Numbers released this week by the FBI indicate that 2,613,074 firearms-related background checks were performed through the National Instant Criminal Background Check System (NICS) for the 29 days of February, reflecting a record number for the shortest month of the calendar year.
February 2016 background checks numbered the third highest ever recorded for any month, following December 2015 with 3.3 million conducted and December 2012 with 2.8 million.
The February NICS numbers marked the tenth consecutive month that the total background checks have surpassed their previous monthly high marks – dating back to May 2015. February’s numbers exceeded the month’s previous record by more than 300,000 checks, set in 2013. For the first two months of 2016, a total of 5,158,876 checks have been records by NICS. By comparison, that number is more than half the 10,036,933 checks conducted a decade ago, 2006.
The trend appears to show no signs of subsiding, and is occurring equally in regions and cities across the country. The Chicago Sun-Times reported this week that the Illinois State Police performed more than 60,000 background checks on firearms purchasers in December 2015 — an all-time record for any month in that state.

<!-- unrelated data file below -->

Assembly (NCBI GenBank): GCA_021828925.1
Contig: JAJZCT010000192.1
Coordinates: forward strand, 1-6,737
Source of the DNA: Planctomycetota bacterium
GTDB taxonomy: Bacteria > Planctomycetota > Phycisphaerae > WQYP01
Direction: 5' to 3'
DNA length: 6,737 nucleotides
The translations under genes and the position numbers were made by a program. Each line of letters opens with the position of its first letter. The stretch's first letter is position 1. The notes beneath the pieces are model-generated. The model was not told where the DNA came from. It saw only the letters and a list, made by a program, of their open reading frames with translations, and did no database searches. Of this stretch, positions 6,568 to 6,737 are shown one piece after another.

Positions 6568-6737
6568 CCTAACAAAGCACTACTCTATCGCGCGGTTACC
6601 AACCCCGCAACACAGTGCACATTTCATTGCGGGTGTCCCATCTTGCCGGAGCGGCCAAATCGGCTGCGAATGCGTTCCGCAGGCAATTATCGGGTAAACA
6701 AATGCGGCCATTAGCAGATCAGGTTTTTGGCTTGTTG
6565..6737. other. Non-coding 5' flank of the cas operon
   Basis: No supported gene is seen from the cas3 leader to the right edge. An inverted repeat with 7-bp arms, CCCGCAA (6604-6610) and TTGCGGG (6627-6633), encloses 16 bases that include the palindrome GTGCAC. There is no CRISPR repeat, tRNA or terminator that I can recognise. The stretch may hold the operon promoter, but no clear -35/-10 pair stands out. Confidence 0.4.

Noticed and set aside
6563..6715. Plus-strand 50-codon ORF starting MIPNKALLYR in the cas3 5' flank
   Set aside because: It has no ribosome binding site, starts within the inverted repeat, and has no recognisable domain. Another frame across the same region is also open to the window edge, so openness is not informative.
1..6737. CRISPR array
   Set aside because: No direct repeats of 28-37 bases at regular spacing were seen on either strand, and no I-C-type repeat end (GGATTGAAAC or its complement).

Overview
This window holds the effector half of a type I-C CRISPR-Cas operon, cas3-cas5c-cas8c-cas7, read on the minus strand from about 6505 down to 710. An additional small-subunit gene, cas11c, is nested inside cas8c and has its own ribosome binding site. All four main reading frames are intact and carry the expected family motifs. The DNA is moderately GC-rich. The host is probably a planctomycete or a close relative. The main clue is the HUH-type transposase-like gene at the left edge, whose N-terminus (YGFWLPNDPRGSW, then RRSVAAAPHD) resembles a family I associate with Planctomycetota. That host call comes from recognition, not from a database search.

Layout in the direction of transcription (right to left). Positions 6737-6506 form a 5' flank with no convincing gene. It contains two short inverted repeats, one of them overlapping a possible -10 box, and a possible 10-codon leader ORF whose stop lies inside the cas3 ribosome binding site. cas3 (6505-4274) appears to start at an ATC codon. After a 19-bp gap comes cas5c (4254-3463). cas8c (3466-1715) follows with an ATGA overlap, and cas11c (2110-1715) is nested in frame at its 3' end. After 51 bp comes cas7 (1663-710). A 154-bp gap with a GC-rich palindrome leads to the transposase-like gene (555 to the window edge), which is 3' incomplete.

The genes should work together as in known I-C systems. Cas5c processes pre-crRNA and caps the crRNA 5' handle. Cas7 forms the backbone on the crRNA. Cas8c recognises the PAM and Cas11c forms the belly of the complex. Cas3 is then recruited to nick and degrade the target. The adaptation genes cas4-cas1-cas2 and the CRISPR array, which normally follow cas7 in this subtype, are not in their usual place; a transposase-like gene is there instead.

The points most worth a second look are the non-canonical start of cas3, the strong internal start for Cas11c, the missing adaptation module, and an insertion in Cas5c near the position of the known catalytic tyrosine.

While a NICS check does not precisely indicate the sale of individual firearms, it correlates closely and is considered by the industry as an accurate indicator of sales and demand. Based on varying state laws and purchase scenarios, a one-to-one correlation cannot be made between a firearm background check and a firearm sale.
For example, some states do not require checks on sales between private parties. Other states use the NICS system for concealed carry permits applications. Further, a single NICS check can be used during the sale of multiple firearms by those retailers holding federal firearms licenses (FFLs).